Greater use of varieties of glass by architects and car designers for civil construction and automotive applications is providing impetus to growth. About 70% of flat glass is used in construction industry. On the regional front, Europe, Asia and North America account for over 90% of global flat glass consumption.

Flat glass market bears a positive outlook as the industry derives growth from new smart-glass products such as electrochromic, switchable glass, self-cleaning window glass and heads-up display windscreens. "Development of new smart glass products such as self-cleaning glass and light-control products is forecast to boost demand for flat glass" according to research published by Global Industry Analysts, Inc. Technologies such as electrochromic windows and liquid-crystal glass are also gaining market acceptance. Architectural market for advanced flat glass will benefit from features like low-emissivity, reflective and smart glass.

Greater use of varieties of glass by architects and car designers for civil construction and automotive applications is providing impetus to growth. About 70% of flat glass is used in construction industry. On the regional front, Europe, Asia and North America account for over 90% of global flat glass consumption.

Development of new smart glass products such as self-cleaning glass and light-control products is forecast to boost demand for flat glass
Over the years, the glass industry witnessed a gradual shift away from single glazing to double/insulated glazing. Added to this, implementation of new legislation for energy efficiency glass has made double-glazing mandatory in most of parts of the world. These stringent regulations have led to greater energy-efficient coated glass.

The float glass industry is highly concentrated with about four players accounting for a sizable share of the market. Asahi Glass, NSG/Pilkington, Saint Gobain, Guardian are the major players. Other market participants include PPG, Central Glass, Hankuk, Visteon, Cardinal Glass Industries.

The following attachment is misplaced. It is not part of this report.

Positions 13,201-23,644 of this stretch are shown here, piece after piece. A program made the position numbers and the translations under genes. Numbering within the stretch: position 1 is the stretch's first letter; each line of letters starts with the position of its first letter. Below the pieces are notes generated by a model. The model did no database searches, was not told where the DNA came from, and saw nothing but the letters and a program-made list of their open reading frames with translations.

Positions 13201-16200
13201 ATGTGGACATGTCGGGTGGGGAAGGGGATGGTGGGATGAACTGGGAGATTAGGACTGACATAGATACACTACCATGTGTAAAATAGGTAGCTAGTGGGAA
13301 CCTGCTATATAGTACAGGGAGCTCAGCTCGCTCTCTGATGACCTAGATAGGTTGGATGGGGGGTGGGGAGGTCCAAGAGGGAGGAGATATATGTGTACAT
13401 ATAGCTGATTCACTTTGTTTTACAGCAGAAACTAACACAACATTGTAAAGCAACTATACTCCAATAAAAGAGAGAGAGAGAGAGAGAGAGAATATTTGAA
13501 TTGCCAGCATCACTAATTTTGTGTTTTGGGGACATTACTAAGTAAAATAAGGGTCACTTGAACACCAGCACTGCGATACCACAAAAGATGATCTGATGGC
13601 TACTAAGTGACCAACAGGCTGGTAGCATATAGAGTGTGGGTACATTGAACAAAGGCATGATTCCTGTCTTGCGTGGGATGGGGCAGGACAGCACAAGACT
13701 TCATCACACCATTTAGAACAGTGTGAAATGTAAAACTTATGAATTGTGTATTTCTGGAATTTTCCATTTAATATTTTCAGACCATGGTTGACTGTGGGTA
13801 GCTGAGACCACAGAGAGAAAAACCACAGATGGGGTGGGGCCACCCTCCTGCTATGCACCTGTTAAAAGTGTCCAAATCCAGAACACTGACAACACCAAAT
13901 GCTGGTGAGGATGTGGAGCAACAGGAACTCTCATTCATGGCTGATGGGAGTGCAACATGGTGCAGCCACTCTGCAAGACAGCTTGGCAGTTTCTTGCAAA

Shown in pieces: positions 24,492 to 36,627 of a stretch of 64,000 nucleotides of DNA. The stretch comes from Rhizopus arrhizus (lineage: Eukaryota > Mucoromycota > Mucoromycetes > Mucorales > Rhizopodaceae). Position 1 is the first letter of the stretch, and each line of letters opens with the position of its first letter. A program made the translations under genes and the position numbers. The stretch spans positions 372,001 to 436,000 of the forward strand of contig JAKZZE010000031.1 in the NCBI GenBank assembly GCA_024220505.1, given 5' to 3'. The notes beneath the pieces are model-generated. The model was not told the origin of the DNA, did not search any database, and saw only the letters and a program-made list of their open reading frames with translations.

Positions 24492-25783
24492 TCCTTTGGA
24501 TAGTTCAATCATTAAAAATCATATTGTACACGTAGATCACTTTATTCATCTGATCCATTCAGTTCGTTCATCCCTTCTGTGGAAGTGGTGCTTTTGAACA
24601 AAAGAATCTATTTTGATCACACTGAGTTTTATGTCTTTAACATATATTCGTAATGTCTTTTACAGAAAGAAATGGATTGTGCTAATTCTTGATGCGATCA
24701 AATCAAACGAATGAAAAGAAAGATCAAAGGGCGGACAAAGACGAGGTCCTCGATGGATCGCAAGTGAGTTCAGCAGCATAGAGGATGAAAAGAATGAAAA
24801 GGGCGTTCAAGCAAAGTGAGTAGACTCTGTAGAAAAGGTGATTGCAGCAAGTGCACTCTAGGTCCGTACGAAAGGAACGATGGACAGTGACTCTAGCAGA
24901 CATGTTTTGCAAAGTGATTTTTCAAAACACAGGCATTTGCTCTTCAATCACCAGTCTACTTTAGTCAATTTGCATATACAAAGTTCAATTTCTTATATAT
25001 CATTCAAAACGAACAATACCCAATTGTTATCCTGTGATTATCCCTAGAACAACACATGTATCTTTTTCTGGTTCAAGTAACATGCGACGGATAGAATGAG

The report titled Flat Glass: A Global Strategic Business Report, provides an extensive review of market trends, drivers, players and competition among others. The report also offers profiles of leading players and presents recent developments, mergers, acquisitions, as well as other strategic industry activities. The study analyzes flat glass market by major product segments including float glass, sheet glass and rolled glass, and end use segments construction, automotive and specialty. Detailed analysis is provided for major geographic markets including United States, Canada, Japan, France, Germany, the UK, Italy, Spain, Asia-Pacific, Latin America and the Middle East.


Crushed Glass To Go In Roads

Glass Industry News Recommended by Concept Patterns - Crushed Glass To Go In Roads   

GLASS ROADS: Cr Francis Maher, left, with council solid waste manager Willi Borst, and Fulton Hogan's Wayne Barnett with the recycled glass which will be used in roading.


SOURCE: Scott Hammond/Marlborough Express

Marlborough's recycled glass is now finding a home in the region's roads following a successful trial of including glass in base course.

Until now glass has been crushed and put into landfill, but Fulton Hogan has been trialling a scheme since the beginning of the year at its Renwick crushing plant, where the glass is added in with the aggregate as it starts the crushing process.

The base course material has passed Transit New Zealand roading requirements, and more importantly, has been sold for use in roads, carparks and driveways.

Regulations allow for up to five percent glass material in base course for roading.

About 2000 cubic metres of the base course material has been processed, and a lot has been used in roading around Shakespeare Bay.